So we knew our capacity was on the low side before we left. So what was the best way of keeping them charged?

As our yacht, Taistealai, (Gaelic for traveller) normally lives on a river we had already fitted 150W of solar panels to keep the batteries full and avoid the need to row out every couple of weeks to run the engine. This was split between the domestic and start battery and worked well.


A hydrogenerator is one option for supplying sustainable power

Our next consideration was whether to fit a diesel generator or not. The advantages are that at a flick of a switch we would have power, which through a modern smart charger would boost the batteries as well as giving AC power.

Watermakers can be AC or DC – the AC models tend to have greater production but depend on a working generator or large inverter. Our boat had no convenient place for a generator and we did not want to be dependent on diesel, so it was an easy decision not to install one. Our choices then were wind, hydro, solar, or fuel cell.

Having used a fuel cell to great effect in the AZAB [the Azores and Back] a few years ago we gave it serious consideration. They are almost fit and forget; when racing we used about 1lt per day of ethanol so cruising would be a bit higher, say 25-30lt for a transatlantic passage.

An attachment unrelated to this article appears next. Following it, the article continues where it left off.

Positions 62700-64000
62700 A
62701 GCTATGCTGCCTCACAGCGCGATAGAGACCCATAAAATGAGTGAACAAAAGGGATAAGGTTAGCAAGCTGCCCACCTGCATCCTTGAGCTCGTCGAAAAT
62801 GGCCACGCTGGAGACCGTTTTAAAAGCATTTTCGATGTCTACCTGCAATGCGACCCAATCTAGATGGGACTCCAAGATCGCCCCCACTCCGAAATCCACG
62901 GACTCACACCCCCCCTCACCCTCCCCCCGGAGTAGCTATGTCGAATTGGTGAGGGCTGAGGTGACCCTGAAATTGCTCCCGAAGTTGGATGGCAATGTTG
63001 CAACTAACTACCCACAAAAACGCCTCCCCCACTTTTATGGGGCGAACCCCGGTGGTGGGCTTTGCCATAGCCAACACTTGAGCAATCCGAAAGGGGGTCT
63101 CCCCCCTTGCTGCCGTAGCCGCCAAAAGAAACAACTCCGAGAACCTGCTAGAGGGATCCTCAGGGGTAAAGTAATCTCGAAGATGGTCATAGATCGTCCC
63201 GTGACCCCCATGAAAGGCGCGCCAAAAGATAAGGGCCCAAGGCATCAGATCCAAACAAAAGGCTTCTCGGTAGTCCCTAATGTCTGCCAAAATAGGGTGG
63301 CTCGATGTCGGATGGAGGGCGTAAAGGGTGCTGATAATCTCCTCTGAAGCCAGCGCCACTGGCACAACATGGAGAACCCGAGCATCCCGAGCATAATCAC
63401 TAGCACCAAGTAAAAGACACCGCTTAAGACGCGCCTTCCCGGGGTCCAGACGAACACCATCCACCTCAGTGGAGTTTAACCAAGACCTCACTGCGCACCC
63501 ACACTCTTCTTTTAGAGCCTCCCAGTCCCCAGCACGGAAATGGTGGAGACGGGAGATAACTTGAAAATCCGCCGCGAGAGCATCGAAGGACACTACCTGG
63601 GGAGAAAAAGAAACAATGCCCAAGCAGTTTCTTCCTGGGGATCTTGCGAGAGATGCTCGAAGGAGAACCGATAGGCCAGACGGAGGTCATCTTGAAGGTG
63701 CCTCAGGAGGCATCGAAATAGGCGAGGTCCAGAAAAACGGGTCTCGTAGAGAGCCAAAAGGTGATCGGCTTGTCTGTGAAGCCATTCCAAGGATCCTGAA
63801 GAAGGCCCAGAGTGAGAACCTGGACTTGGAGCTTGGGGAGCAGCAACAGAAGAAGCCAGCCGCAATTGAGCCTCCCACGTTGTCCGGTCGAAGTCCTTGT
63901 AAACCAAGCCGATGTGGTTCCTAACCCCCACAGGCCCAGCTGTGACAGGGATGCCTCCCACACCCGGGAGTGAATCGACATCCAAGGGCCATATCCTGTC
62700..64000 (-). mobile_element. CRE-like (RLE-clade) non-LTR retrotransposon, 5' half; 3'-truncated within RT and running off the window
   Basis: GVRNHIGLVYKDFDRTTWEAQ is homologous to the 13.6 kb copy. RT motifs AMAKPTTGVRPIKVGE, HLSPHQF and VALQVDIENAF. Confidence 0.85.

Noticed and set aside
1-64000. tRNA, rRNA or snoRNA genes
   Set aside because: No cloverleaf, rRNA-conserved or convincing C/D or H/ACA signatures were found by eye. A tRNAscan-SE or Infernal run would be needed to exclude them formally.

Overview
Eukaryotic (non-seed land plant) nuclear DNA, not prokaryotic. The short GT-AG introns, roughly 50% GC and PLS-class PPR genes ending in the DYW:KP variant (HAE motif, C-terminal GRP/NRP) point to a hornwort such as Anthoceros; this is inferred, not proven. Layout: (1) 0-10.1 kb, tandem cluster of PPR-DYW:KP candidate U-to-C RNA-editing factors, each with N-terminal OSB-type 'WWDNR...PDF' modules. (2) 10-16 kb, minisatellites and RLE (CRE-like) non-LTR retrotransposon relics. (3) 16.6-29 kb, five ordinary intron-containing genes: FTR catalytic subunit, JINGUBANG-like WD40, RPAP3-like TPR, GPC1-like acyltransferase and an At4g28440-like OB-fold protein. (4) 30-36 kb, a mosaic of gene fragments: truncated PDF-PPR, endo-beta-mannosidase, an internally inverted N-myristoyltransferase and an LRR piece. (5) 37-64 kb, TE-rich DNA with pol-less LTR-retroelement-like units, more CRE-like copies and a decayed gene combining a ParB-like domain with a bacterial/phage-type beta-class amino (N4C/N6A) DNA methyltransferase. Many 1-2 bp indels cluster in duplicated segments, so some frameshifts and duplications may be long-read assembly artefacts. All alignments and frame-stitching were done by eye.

Photo: Paul Wyeth

However, we felt that although the fuel was becoming more readily available, when sailing across the Pacific it could become more difficult to find. This narrowed our choices to hydro, solar, and wind.

Solar panels are now found on most cruising yachts and vary hugely in quality and price. The main limitations are in available space where they can be mounted without being in shade. We added an extra 80W on the coachroof in the Caribbean, which was the maximum possible without adding large structures to the boat.

Many years ago I delivered a yacht across the Atlantic with a towed hydrogenerator (a propeller on a long rope). At moderate speeds it worked well but too fast and it leapt out of the water, so it had rather put me off. However, the new style hydrogenerators, which look like an outboard motor fastened to the transom, had good reviews.


Hydrogenerators have been used to great affect in the Volvo Ocean Race. Photo: Martin Keruzore

We fitted a Watt & Sea, which provided an abundance of power whenever we were sailing. In the tradewinds when we were sailing quickly (over 7 knots) we found that we only had to use it about 60 per cent of the time to fully charge the batteries. This was the case even when using the small propeller.